The Narrative of Paint: Portrait Painting

Painting is like telling a story; capturing a quality of truth in this fictionalized account of reality is the trick. Vicki had bought an El painting of mine several years ago and approached me recently to paint her portrait. It’s been a long time since I have been able to find time to paint and I was not sure if I was “ready”. The only way to know, of course, is to just do it. Above is the second version of Vicki’s portrait.

Portrait of V. SchneiderIn the initial portrait, I had Vicki sit in the chair closer to the window. Of course,  the outdoor scene was beyond the canvas as were the couple of  bright, plastic french figurines on the sill. I painted for a few hours at Vicki’s and then decided to call it a day. I took some photos and continued to work on it in my home studio.

The foot and the Christmas lights are my favorite areas here, places where I was painting without thinking so hard about painting. Faces can always be difficult. We tend to pay too much attention to the details in an effort to get the recognizable person “right” and lose the impression of the whole face.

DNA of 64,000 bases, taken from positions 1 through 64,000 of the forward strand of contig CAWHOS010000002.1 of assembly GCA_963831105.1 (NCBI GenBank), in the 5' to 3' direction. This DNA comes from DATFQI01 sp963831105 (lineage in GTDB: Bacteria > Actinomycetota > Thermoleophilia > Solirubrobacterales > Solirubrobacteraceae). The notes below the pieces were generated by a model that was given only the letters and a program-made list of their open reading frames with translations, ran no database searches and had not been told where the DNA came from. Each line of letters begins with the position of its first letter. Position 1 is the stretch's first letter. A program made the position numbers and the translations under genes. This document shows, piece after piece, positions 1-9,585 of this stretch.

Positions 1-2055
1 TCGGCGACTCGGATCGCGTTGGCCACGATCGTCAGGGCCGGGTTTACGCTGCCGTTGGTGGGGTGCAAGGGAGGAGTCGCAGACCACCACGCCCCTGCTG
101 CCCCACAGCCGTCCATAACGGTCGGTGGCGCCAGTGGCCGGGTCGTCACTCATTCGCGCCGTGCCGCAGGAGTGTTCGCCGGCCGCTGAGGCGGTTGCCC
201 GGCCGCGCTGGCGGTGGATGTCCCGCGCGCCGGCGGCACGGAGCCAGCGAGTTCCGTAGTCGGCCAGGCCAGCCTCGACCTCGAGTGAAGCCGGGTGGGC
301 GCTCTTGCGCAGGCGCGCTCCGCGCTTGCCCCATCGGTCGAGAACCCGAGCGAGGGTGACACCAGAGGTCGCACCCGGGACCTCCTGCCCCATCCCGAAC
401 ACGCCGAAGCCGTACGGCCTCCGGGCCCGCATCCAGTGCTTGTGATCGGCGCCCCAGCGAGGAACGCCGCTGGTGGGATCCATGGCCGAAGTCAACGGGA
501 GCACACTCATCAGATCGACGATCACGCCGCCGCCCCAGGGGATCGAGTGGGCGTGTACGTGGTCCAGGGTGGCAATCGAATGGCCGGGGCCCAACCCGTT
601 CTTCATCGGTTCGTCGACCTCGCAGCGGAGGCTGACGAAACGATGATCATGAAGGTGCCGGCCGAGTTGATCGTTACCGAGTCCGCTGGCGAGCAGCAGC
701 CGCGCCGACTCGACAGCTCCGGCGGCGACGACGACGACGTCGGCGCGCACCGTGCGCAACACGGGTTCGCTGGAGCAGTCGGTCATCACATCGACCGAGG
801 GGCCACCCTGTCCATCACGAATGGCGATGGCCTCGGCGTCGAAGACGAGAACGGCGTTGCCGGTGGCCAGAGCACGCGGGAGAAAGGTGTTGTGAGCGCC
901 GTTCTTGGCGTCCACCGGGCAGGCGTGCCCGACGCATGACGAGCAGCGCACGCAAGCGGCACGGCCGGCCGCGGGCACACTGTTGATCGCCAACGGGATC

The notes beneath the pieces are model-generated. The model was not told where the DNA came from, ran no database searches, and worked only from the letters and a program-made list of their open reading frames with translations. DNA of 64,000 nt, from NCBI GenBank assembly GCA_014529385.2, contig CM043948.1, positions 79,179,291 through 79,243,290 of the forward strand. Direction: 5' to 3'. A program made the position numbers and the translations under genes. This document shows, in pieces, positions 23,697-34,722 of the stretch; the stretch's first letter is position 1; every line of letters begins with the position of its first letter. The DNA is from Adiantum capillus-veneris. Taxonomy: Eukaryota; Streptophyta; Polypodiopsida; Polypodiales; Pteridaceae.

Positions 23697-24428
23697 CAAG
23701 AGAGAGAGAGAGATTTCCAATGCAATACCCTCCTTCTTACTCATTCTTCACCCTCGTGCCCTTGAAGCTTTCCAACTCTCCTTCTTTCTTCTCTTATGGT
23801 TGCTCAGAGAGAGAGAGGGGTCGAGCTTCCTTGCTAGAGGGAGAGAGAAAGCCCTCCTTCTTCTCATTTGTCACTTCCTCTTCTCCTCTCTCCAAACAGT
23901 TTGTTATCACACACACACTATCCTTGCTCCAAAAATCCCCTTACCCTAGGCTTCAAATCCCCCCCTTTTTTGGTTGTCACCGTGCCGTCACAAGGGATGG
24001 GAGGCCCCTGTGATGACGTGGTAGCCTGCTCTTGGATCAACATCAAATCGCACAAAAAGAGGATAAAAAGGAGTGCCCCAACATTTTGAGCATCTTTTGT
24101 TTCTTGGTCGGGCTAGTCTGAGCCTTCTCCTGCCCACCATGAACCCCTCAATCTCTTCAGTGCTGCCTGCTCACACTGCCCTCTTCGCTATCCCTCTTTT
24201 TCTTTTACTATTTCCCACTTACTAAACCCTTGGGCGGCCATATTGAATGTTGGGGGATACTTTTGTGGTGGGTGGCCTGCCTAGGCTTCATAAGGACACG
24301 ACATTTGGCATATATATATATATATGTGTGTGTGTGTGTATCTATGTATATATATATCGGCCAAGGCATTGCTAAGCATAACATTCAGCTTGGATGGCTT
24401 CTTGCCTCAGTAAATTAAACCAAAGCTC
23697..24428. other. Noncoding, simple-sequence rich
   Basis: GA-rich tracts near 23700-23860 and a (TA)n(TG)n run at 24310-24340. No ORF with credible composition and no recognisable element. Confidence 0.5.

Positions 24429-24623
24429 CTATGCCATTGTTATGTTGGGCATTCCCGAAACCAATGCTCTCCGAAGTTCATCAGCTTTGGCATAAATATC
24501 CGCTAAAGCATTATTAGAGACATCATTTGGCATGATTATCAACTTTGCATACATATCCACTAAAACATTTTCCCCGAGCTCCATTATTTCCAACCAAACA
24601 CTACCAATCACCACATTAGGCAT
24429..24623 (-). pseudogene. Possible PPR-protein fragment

Portrait of V. Schneider
Portrait of V. Schneider, 30×30", 2009

There were many interesting objects scattered around the room that added to the story in the portrait; books, plants, knick-knacks from travels and a richly patterned carpet on the wood floor. Looking around the room, I knew that the dictionary was important and I definitely wanted to get the still life in the little table. During the second session I had thought about the room and its contents more so was able to tackle a more complete (and in my opinion interesting) composition.

I am not sure how effective painting on location is in this instance. It’s difficult to commit the actual hours needed to complete a live painting and digital cameras might be said to eliminate the need. But, spending time looking and thinking about what I was looking at was valuable. I had time to consider the composition and realize what elements were going to be the most supportive in the portrait.

Vicki has just written in her blog about the experience of being painted and exploring the work afterwards:

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